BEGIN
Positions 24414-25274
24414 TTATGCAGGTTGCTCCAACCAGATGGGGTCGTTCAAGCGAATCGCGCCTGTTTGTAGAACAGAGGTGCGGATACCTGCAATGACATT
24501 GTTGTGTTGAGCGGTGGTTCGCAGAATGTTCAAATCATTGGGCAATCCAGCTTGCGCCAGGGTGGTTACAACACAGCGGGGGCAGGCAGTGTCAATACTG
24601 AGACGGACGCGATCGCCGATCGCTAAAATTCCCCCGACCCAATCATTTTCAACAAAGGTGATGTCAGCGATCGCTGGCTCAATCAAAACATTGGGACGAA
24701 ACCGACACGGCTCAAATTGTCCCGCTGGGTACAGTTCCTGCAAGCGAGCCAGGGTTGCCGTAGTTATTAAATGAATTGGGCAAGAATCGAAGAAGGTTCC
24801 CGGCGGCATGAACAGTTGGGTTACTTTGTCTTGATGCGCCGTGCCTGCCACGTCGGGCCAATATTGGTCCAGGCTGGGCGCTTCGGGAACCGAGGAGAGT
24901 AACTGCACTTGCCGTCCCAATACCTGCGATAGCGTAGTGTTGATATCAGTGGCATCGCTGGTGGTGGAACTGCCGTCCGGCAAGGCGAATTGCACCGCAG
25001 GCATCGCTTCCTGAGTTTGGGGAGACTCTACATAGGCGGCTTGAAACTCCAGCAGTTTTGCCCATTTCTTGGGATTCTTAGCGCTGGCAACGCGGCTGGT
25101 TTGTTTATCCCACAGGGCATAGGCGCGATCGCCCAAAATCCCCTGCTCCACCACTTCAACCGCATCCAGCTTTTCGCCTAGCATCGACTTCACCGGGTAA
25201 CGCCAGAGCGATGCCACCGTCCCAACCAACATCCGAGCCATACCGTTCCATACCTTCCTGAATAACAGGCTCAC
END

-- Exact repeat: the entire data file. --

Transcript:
Positions 24414-25274
24414 TTATGCAGGTTGCTCCAACCAGATGGGGTCGTTCAAGCGAATCGCGCCTGTTTGTAGAACAGAGGTGCGGATACCTGCAATGACATT
24501 GTTGTGTTGAGCGGTGGTTCGCAGAATGTTCAAATCATTGGGCAATCCAGCTTGCGCCAGGGTGGTTACAACACAGCGGGGGCAGGCAGTGTCAATACTG
24601 AGACGGACGCGATCGCCGATCGCTAAAATTCCCCCGACCCAATCATTTTCAACAAAGGTGATGTCAGCGATCGCTGGCTCAATCAAAACATTGGGACGAA
24701 ACCGACACGGCTCAAATTGTCCCGCTGGGTACAGTTCCTGCAAGCGAGCCAGGGTTGCCGTAGTTATTAAATGAATTGGGCAAGAATCGAAGAAGGTTCC
24801 CGGCGGCATGAACAGTTGGGTTACTTTGTCTTGATGCGCCGTGCCTGCCACGTCGGGCCAATATTGGTCCAGGCTGGGCGCTTCGGGAACCGAGGAGAGT
24901 AACTGCACTTGCCGTCCCAATACCTGCGATAGCGTAGTGTTGATATCAGTGGCATCGCTGGTGGTGGAACTGCCGTCCGGCAAGGCGAATTGCACCGCAG
25001 GCATCGCTTCCTGAGTTTGGGGAGACTCTACATAGGCGGCTTGAAACTCCAGCAGTTTTGCCCATTTCTTGGGATTCTTAGCGCTGGCAACGCGGCTGGT
25101 TTGTTTATCCCACAGGGCATAGGCGCGATCGCCCAAAATCCCCTGCTCCACCACTTCAACCGCATCCAGCTTTTCGCCTAGCATCGACTTCACCGGGTAA
25201 CGCCAGAGCGATGCCACCGTCCCAACCAACATCCGAGCCATACCGTTCCATACCTTCCTGAATAACAGGCTCAC